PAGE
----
No person was ever convinced of the truth of a mathematical demonstration, by being knocked on the head for not seeing it. It will be perfectly clear to any preacher who “discerns the signs of the times,” and is acquainted with the state of his flock, that some seasons are more favorable than others, for the discussion of difficult or unacceptable topics ; the great thing is, to seize upon and improve the golden opportunity. In many cases, perhaps in most, the way may be gradually prepared by a judicious preacher for the presentation and acceptance of truths, which many might otherwise have wrested to their own destruction. That you, my dear son, may have all needed wisdom and grace imparted to you, to “preach the preaching which God hath bidden you," is the earnest prayer of your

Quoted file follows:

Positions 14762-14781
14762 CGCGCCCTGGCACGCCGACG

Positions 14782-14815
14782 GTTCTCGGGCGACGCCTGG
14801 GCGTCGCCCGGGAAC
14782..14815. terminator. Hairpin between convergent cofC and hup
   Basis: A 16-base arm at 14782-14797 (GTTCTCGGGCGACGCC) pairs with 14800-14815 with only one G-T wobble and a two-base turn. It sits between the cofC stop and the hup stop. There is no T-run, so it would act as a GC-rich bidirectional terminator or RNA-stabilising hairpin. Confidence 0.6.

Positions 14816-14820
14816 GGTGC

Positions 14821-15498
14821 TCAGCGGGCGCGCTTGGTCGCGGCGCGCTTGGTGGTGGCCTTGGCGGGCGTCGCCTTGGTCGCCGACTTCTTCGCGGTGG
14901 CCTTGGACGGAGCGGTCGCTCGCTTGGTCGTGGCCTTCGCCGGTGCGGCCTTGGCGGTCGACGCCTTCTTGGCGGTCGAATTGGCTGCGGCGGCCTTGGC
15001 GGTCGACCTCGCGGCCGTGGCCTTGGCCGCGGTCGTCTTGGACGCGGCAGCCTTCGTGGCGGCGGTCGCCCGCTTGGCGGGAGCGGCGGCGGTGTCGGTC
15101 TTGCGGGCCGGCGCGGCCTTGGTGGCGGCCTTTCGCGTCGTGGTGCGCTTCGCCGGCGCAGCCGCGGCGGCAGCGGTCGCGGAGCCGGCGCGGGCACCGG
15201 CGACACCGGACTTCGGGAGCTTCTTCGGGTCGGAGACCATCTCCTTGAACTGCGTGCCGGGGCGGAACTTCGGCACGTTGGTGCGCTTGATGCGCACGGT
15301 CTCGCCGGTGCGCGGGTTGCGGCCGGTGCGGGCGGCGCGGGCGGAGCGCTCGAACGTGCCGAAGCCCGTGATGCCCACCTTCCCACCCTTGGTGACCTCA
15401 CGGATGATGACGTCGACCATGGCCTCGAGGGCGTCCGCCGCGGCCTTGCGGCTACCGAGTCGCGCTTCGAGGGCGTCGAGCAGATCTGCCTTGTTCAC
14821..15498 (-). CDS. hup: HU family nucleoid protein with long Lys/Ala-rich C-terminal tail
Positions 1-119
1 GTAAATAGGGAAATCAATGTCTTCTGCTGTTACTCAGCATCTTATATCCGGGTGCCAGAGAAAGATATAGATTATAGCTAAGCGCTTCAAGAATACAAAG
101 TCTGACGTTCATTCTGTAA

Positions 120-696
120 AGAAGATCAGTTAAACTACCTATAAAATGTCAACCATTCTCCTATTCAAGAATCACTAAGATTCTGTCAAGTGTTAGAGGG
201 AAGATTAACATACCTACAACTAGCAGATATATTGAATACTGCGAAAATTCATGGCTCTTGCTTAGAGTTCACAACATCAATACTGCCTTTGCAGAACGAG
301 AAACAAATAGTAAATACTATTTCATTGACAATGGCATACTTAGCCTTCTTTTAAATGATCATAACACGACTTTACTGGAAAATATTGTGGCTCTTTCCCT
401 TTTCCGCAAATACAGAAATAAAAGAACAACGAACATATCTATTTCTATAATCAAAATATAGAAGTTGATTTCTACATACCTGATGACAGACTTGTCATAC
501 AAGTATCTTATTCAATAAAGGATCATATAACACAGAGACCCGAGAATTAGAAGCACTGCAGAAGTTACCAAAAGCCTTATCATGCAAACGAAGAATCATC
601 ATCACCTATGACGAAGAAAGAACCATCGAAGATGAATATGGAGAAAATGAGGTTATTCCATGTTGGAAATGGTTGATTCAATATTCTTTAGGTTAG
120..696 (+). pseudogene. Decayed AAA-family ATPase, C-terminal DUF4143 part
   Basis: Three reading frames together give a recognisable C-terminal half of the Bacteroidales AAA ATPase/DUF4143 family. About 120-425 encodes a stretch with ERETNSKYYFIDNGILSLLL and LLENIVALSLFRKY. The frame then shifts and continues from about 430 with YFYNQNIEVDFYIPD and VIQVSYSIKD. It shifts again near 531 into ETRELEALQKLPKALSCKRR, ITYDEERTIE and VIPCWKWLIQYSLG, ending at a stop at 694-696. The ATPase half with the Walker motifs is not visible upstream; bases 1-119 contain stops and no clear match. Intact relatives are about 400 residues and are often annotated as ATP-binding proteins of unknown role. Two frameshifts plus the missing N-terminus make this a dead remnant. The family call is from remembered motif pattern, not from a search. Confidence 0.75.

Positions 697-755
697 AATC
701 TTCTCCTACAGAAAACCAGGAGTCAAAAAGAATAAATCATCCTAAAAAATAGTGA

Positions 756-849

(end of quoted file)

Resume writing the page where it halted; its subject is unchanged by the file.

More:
Affectionate Father.